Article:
Wednesday, March 24, 2010

Hillary Clinton's AIPAC speech. Racist in favor of Jews and difficult to read, but maybe worthwhile

Hillary Clinton comes from a world where the only human beings in the Middle East are the five or so million Jewish people in Palestine. If that is somewhat of an exaggeration, at least it is true that the concerns of those five million are vastly more important than anyone else's in the region. Those five million Jews' objective of having a state with a Jewish majority is, in Clinton's world, a constraint before which every other objective must yield.

Reading a speech about the Middle East by a person like Hillary Clinton, delivered to an audience that holds her skewed perspective in many cases to even a greater degree than she does, for a person who is not from that moral universe, can be stressful. I feel an urge to see evil, callousness, naivete or stupidity in her words from my perspective these are there, but what is really happening is that she comes from a different and incompatible moral universe from mine.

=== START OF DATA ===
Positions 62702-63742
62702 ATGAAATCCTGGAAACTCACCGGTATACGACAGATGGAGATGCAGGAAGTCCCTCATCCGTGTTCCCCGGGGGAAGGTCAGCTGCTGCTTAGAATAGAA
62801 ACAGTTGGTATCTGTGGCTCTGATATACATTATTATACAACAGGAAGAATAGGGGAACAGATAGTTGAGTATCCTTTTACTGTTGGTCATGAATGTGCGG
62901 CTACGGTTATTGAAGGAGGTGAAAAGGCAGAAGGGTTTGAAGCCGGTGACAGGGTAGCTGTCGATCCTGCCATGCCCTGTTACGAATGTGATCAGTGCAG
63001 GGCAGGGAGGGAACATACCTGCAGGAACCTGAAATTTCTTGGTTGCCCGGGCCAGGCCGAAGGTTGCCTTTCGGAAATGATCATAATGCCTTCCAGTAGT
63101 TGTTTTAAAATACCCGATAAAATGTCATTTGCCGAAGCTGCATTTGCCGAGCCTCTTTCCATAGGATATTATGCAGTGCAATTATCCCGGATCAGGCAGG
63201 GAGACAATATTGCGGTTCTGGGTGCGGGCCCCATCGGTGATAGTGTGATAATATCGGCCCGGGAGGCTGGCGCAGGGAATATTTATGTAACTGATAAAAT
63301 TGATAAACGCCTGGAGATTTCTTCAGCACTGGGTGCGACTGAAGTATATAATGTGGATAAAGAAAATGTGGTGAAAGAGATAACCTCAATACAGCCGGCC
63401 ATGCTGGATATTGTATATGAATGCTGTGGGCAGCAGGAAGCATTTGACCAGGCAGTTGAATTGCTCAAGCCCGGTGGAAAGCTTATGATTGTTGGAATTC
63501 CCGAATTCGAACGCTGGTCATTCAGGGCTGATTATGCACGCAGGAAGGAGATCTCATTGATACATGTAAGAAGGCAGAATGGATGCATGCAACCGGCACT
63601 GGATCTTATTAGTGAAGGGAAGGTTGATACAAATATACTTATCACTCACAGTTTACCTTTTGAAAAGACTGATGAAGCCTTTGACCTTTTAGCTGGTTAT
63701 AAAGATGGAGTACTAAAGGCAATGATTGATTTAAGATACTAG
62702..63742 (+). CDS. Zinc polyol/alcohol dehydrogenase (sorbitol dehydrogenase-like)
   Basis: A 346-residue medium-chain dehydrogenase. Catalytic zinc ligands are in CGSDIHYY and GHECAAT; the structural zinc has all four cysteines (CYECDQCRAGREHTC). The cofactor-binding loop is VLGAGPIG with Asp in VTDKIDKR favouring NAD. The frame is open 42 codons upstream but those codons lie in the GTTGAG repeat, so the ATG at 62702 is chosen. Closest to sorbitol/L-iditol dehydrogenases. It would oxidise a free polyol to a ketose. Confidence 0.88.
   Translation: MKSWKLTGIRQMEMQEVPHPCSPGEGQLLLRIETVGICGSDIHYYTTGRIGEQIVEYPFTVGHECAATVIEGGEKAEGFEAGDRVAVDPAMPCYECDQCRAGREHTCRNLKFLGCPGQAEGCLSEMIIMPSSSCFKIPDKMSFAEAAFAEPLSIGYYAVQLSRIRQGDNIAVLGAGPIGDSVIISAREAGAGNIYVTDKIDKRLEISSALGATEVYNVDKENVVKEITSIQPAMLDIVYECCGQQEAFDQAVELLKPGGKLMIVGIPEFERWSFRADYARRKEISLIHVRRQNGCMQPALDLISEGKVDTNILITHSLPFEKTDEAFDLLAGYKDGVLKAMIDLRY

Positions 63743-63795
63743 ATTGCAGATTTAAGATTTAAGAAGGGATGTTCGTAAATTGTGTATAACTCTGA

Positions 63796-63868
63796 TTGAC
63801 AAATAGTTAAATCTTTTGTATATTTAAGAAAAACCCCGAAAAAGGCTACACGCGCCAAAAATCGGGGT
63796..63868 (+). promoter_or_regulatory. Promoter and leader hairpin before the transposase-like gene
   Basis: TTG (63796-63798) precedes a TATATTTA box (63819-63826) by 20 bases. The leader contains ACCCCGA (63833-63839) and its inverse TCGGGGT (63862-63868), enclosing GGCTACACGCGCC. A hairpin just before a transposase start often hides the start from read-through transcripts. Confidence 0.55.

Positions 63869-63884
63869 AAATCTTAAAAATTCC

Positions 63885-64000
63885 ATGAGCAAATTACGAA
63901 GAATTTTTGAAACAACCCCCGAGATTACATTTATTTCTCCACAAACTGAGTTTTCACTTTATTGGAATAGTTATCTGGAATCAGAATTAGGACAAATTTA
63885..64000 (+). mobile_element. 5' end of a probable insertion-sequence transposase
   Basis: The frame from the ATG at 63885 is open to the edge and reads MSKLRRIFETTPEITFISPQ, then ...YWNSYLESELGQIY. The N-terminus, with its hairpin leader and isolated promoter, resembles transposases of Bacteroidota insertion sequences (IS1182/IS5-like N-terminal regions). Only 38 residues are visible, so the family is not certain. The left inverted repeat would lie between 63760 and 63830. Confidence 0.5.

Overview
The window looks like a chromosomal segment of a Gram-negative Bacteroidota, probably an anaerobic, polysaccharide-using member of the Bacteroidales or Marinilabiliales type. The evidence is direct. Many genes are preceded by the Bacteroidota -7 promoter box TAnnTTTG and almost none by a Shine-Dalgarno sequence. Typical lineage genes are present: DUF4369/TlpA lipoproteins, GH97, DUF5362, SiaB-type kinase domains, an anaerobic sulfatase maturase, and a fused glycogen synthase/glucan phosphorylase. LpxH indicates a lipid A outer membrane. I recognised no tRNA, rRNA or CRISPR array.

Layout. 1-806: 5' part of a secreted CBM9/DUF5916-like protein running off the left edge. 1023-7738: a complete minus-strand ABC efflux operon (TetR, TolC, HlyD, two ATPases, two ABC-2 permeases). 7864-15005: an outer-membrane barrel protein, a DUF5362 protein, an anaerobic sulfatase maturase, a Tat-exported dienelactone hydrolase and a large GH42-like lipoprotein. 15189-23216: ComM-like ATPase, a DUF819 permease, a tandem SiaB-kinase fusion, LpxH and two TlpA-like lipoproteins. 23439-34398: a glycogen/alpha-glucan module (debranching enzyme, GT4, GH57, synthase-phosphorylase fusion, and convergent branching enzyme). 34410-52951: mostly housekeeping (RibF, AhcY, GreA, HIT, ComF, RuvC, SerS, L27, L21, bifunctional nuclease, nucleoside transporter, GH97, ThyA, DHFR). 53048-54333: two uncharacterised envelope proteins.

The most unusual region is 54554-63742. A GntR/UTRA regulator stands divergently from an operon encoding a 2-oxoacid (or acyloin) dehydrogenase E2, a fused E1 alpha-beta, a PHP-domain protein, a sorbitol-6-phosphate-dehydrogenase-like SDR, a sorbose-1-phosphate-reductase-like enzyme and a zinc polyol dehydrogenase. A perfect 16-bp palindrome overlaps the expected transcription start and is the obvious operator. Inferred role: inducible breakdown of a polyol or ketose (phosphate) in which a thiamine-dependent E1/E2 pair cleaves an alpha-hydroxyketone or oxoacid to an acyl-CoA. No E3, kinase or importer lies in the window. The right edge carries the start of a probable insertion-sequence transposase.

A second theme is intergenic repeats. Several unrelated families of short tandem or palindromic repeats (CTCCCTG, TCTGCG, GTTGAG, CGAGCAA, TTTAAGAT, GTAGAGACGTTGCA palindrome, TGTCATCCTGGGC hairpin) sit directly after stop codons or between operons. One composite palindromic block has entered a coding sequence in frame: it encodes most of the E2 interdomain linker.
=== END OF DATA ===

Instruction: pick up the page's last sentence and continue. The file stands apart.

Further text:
Her moral world starts from different postulates - different basic assumptions - than mine. Specifically, she starts from the assumption mentioned earlier that a majority state for 5 million Jews is either the only, or the vastly overarching regional moral consideration. The rights, objectives, sensibilities of numbers of people far greater than those five million are outweighed to the point of irrelevance. In truth, Clinton's world view, and that of her audience, and that of Barack Obama, is racist or bigoted in favor of Jewish people by any definition except one held by people who share her bigotry.

But let's read parts of her speech and see if we find anything to learn from.